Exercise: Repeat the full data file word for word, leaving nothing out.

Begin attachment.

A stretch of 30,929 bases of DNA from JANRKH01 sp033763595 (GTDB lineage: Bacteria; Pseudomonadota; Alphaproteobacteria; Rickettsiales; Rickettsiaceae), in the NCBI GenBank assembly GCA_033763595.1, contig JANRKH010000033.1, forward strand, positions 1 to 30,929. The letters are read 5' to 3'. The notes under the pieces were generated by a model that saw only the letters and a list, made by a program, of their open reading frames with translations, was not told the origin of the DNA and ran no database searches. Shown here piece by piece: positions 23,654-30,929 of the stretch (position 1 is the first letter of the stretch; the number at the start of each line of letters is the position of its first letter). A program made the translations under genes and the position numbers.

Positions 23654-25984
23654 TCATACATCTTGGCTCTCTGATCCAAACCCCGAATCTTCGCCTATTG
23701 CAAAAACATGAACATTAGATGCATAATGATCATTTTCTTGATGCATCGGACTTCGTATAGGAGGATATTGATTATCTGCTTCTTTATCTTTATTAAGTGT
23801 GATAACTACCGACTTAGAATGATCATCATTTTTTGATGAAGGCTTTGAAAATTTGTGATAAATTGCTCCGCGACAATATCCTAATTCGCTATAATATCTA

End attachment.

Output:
A stretch of 30,929 bases of DNA from JANRKH01 sp033763595 (GTDB lineage: Bacteria; Pseudomonadota; Alphaproteobacteria; Rickettsiales; Rickettsiaceae), in the NCBI GenBank assembly GCA_033763595.1, contig JANRKH010000033.1, forward strand, positions 1 to 30,929. The letters are read 5' to 3'. The notes under the pieces were generated by a model that saw only the letters and a list, made by a program, of their open reading frames with translations, was not told the origin of the DNA and ran no database searches. Shown here piece by piece: positions 23,654-30,929 of the stretch (position 1 is the first letter of the stretch; the number at the start of each line of letters is the position of its first letter). A program made the translations under genes and the position numbers.

Positions 23654-25984
23654 TCATACATCTTGGCTCTCTGATCCAAACCCCGAATCTTCGCCTATTG
23701 CAAAAACATGAACATTAGATGCATAATGATCATTTTCTTGATGCATCGGACTTCGTATAGGAGGATATTGATTATCTGCTTCTTTATCTTTATTAAGTGT
23801 GATAACTACCGACTTAGAATGATCATCATTTTTTGATGAAGGCTTTGAAAATTTGTGATAAATTGCTCCGCGACAATATCCTAATTCGCTATAATATCTA